A Briton has completed the quickest non-stop solo row across the Pacific from North America to Australia.
John Beeden, 53, set off from San Francisco on 1 June and rowed for an average of 15 hours a day.
He had hoped to reach Cairns in north-east Australia weeks ago, but was slowed down by bad weather.
Mr Beeden, who rowed across the Atlantic four years ago, said there were times when he didn't think he could go on.
"To be the first person to achieve something on this scale is incredible really, and I haven't processed it yet," added Mr Beeden, who is originally from the northern English city of Sheffield but now lives in Canada.
He thanked the people of Cairns for a "brilliant reception" after 209 days at sea.
The first person to complete this feat was Peter Bird, in 1983.
He also set off from San Francisco and came within reach of the Great Barrier Reef before being rescued by the Australian navy, after 294 days at sea.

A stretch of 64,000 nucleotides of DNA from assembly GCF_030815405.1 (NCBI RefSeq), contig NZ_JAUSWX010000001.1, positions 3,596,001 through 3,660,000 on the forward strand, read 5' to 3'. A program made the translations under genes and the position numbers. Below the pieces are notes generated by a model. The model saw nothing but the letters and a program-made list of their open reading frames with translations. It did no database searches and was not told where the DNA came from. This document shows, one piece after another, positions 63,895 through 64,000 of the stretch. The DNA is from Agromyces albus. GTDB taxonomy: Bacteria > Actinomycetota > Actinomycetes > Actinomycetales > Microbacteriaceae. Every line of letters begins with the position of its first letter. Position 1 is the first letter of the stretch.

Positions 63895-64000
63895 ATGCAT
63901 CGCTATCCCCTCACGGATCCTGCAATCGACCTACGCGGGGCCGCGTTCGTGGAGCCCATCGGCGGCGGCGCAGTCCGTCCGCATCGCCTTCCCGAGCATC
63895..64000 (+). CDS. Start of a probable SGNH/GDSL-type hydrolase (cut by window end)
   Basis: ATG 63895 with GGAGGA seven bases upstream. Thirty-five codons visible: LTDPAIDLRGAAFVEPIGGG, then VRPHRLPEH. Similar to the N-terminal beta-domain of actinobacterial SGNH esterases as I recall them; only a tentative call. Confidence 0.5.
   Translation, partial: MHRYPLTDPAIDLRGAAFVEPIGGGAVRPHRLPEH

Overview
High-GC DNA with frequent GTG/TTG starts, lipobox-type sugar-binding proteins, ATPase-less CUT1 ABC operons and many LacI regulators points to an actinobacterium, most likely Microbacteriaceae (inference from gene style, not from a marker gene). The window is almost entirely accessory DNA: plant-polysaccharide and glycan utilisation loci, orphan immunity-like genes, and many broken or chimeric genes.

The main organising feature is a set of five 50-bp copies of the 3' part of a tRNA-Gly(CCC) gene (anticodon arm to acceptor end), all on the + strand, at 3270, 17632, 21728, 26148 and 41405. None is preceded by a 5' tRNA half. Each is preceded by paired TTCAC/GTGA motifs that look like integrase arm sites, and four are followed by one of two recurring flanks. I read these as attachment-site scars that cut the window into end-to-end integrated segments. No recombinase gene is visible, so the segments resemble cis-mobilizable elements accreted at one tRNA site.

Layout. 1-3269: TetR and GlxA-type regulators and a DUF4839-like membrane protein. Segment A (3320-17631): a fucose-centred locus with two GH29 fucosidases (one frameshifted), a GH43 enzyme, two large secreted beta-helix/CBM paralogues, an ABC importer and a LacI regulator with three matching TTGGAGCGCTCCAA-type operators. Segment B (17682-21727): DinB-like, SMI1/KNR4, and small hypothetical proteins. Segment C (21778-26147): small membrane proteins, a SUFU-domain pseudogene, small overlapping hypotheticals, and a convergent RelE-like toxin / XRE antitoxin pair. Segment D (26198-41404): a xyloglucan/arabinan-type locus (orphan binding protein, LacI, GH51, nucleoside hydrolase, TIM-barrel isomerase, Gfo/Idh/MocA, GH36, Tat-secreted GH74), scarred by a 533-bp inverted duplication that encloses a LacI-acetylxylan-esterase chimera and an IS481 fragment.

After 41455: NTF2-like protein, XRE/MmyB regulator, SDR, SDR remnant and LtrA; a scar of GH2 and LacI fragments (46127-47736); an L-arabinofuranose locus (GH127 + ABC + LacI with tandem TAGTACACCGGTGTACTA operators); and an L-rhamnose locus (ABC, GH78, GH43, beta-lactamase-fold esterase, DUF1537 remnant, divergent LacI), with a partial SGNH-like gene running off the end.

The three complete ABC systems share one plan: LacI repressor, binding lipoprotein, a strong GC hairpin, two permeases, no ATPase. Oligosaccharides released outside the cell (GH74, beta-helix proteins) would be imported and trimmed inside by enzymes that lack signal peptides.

There have been some nine successful rows across the Pacific Ocean.
Some of those crossings were completed in stages while others left from South America, rather than from North America as Mr Beeden did.
John Fairfax and Sylvia Cook crossed the Pacific in 1971-72, leaving San Francisco and arriving at Hayman Island in Australia.
They became the first people to cross the Pacific and Ms Cook became the first woman to cross any ocean. They stopped along the way.
Mr Beeden's wife Cheryl said: "He's an amazing guy, he's different than a lot of other people - he'll always fight to get the mile when he's having a bad day... he'll always be rowing.
"Always knew he could do it, it just took a lot longer than we expected and just glad that he's home and safe."
She added: "I kind of think it's like childbirth because he says he's not going to get in another boat for a while - but I am sure in a couple of weeks he'll be having some other adventure, and I will have to restrain him a little bit."